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Smart Villages: Drivers of Inclusive Growth

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Published: 16th Dec, 2020

Smart Villages: Drivers of Inclusive Growth
  • According to the 2011 census of India, 68.84 percent of Indians (around 833.1 million people) live in 640,867 villages.
  • Rural economy contributes half of the manufacturing, one-third of the services sector and the complete agricultural sector. The vision of New India 2022, an India free from poverty and corruption rests largely on the growth and development of rural India.
  • Smart village could be an effective strategy for creating a strong, sustainable and self-reliant rural economy. It matches well the underlying thinking of the Central Government's AatmaNirbhar campaign and 'Vocal for Local'.

  • There are many central government schemes implemented by various ministries such as Unnat Bharat Abhiyan(UBA), Pradhan MantriAdarsh Gram Yojana, Shyama Prasad MukherjiRurban Mission (SPMRM) and the SansadAdarsh Gram Yojana (SAGY) with an aim to bring transformative changes in our villages.
  • In the scheme, Pradhan MantriAdarsh Gram Yojana(PMAGY), an 'Adarsh Gram' is defined as one wherein people have access to various basic services so that the minimum needs of all the sections of the society are fully met and disparities are reduced to a minimum.
  • Smart village initiatives envisage holistic and integrated development of villages on multiple areas, health, education, livelihood and community development and so on. It also envisages, bundle of services delivered to its residents through community participatory approach in an effective and efficient manner.
  • In addition, transfer of funds under 15th Finance Commission, State Finance Commission (SFC) and own source revenues provide opportunities to carry out various initiatives to convert villages into model or Smart villages.
  • There is a need to have a close assessment of the existing smart village models with a focus on infrastructure creation, introduction of Internet of things (lOT) and use of ICT and IT-enable services.
  • It is necessary to promote development of rural areas in tune with Gandhian vision of self-sufficient 'village republics', based on local resources and using decentralized , eco-friendly technologies so that the basic needs of food, clothing, shelter, sanitation, health care, energy, livelihood, transportation, and education are locally met and the goal of faster and inclusive growth is realised.

Good Cases of Smart Village:

  • Mawlynnong (Meghalaya-Asia's cleanest village); RaleganSiddhi and Hiware Bazar (Maharashtra environmental conservation and irrigation system and water conservation program); Anandwadi, (Maharashtra-gender equality, the nameplates outside the houses proudly display the name of the woman in ownership of the house); Hazipalli Gram Panchayat(Telengana-ODF, Solid Waste Management, underground drainages and zero mosquitos) and others.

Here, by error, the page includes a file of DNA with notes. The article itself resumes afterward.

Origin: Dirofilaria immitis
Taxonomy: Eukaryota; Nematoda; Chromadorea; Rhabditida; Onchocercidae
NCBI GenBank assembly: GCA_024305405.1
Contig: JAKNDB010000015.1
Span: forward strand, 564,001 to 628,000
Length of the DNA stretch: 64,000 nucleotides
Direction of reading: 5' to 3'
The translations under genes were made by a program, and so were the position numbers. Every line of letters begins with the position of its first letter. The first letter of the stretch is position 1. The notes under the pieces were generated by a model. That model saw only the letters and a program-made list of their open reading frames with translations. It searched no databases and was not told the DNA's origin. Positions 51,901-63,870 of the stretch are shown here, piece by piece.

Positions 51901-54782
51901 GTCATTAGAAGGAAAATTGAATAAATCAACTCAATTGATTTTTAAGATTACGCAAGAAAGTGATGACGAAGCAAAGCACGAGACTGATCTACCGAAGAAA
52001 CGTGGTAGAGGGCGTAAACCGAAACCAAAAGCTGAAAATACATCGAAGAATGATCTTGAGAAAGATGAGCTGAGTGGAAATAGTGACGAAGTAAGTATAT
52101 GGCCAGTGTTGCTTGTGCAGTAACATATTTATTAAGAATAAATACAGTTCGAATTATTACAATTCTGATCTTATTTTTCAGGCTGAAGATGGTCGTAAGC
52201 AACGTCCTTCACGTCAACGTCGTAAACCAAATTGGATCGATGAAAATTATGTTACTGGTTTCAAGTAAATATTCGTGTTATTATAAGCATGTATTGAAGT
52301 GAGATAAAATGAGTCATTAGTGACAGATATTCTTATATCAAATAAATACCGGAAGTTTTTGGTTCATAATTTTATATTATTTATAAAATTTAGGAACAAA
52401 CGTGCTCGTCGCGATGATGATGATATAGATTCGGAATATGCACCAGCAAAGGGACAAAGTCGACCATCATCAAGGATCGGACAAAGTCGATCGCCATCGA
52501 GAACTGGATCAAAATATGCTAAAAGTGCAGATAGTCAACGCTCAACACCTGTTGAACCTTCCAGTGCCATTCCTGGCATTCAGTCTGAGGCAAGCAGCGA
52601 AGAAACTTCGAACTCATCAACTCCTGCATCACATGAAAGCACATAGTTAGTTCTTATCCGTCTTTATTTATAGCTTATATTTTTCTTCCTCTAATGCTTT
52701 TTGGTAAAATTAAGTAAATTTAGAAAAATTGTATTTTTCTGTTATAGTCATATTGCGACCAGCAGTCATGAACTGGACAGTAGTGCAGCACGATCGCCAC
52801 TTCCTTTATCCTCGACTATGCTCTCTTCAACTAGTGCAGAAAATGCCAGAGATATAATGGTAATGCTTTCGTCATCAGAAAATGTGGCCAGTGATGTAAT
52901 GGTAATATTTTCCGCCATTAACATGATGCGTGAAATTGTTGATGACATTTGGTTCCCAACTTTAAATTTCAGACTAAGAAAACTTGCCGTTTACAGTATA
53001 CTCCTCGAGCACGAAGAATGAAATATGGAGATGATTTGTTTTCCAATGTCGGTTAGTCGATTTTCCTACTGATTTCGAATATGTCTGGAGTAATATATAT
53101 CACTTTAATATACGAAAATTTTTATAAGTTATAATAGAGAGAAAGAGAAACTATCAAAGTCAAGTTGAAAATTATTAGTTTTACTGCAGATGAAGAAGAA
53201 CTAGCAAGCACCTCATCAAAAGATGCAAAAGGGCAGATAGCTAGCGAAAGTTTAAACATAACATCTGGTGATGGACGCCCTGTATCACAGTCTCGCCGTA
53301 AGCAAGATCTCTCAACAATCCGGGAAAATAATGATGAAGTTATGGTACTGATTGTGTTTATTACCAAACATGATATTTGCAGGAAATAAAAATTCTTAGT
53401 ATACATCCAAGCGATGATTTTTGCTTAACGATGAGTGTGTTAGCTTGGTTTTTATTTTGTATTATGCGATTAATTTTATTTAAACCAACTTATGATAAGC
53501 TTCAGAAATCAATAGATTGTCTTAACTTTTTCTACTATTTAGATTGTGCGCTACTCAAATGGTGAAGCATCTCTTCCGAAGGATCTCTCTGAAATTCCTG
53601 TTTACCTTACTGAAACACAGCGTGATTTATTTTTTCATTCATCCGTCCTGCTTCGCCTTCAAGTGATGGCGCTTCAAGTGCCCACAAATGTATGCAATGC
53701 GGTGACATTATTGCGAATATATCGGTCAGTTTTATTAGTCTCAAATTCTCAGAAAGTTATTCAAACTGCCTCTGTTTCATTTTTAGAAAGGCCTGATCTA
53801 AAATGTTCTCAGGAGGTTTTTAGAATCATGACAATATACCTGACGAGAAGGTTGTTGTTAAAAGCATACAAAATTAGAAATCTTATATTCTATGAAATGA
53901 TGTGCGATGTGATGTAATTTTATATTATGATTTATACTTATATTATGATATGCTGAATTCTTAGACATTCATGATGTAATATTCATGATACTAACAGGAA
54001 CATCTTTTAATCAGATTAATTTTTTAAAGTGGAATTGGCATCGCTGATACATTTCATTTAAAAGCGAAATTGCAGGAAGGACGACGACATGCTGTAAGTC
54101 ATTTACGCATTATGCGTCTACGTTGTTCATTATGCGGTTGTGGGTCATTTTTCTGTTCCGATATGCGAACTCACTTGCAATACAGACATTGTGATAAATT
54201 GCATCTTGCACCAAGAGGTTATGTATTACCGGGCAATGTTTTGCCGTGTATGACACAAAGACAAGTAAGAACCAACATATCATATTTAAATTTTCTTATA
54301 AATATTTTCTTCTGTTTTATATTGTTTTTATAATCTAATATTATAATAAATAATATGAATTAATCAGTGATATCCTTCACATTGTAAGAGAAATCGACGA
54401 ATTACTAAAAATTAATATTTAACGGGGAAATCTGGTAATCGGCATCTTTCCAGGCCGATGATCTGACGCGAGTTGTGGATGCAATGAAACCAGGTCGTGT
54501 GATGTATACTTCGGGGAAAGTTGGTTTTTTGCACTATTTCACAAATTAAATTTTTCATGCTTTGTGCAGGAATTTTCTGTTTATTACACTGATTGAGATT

• It is important to study and document these good cases and draw lessons and use those to leverage and replicate in other parts of country with necessary customisation and tweaking, if any.

Framework and Analysis of Smart Village

  • It is important to draw a strategy for preparing a holistic framework of a self-sustainable and viable model of smart village and also develop a measurable and monitorable set of indicators to grade our villages or panchayats and an executable plan within the existing rural institutional framework.
  • The framework must take into account various factors including socio-economic and infrastructure development, conservation of natural resources, environment, preservation of socio-cultural fabrics of the villages and the technology that can enable holistic development of villages.
  • The Sustainable Development Goals (SGDs) must be placed in the heart of social and economic transformation of villages.
  • The skill mapping exercises of the reverse migrants initiated in many states including Uttar Pradesh, Jharkhand, Odisha, and Chhattisgarh is a welcome move.
  • Access to shared services, Common Facility Centres, Cluster Development Programmes, Farmer Producers Organization (FPO), Producers Companies are going to make perceptible impacts on micro and small enterprises and SHGs operating in rural areas to scale up and generate employment for the local people.
  • The contemporary situation demands for a transformation of subsistence agriculture into a diversified farming business and this process of transformation can be driven by youth.
  • To attract youth into agriculture, it has to be transformed into a vibrant and tech-savvy sector by introducing robotics, ICT and nanotechnology. Agro-entrepreneurship, food processing and value development will also encourage youth into agriculture.
  • Digital enablement is a crucial ingredient of smart village.
  • The concept of smart village needs to be mainstreamed in the Gram Panchayat Development Plan (GPDP) and the whole process needs to be captured in it.
  • Efforts should also be explored to leverage public-private partnership and volunteerism. But convergence of and synergy of all Government initiatives and their successful implementation will be crucial to convert are village in to smart village.
  • Customised schemes should be designed for women, youth and underserved communities such as Scheduled Castes (SCs) and Scheduled Tribes (STs).
  • Smart village should focus less on technology alone, and more on people, processes and institutions.
  • To revive, rebuild and reconstruct the rural economy especially after the outbreak of COVID19 pandemic, smart village initiatives could be an effective strategy. It is time to reach out to each and every village and start a fresh conversation on smart village for realising an inclusive, sustainable and self-reliant India.

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